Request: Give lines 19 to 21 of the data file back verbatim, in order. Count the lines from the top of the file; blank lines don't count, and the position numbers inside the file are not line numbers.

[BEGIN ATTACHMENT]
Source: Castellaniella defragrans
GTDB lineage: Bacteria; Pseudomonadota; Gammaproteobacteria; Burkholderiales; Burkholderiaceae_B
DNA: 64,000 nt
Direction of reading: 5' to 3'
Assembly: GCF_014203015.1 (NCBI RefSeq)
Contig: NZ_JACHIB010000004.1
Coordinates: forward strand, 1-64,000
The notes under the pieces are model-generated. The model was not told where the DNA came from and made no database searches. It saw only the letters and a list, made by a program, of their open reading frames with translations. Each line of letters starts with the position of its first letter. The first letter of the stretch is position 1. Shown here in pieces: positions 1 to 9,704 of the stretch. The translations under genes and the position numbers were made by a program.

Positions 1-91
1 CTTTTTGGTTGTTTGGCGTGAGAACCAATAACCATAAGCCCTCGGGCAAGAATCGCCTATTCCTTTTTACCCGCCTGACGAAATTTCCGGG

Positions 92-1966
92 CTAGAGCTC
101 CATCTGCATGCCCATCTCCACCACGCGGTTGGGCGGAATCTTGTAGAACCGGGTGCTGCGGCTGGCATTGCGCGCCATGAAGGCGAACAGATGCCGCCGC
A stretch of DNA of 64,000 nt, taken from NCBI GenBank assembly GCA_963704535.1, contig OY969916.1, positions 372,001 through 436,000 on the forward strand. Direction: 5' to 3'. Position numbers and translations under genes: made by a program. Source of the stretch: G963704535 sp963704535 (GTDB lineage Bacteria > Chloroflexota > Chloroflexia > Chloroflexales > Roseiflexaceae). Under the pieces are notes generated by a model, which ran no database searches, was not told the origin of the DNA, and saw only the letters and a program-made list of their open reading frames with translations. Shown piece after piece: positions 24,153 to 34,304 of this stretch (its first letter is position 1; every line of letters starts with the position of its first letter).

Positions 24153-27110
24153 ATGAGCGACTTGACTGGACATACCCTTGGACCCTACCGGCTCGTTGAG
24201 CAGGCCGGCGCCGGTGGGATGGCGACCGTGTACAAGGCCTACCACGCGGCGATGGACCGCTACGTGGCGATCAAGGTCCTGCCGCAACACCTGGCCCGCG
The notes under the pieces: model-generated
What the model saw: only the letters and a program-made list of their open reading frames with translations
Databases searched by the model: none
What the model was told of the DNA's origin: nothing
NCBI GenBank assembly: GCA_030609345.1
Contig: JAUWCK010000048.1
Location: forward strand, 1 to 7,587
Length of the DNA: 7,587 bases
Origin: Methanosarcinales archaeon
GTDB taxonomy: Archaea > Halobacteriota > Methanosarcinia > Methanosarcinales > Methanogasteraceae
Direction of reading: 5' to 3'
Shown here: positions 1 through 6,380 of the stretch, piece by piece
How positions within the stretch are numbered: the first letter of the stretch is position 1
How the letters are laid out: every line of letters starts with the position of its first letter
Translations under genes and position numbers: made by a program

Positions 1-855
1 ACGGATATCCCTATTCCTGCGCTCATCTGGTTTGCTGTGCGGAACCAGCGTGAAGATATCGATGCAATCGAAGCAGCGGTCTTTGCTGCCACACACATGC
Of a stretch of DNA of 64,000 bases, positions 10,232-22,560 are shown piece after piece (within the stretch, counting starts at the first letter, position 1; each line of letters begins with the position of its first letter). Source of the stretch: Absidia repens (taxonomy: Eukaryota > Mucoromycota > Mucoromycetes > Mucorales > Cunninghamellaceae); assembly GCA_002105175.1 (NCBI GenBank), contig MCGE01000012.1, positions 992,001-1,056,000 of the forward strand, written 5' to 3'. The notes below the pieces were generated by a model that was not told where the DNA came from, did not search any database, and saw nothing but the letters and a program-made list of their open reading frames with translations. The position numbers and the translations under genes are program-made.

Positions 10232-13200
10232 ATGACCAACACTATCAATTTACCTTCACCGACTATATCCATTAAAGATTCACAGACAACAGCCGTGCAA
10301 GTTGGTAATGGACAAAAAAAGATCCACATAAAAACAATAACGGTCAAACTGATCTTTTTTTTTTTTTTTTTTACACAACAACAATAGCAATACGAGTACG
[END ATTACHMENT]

What the model saw: only the letters and a program-made list of their open reading frames with translations
Databases searched by the model: none
What the model was told of the DNA's origin: nothing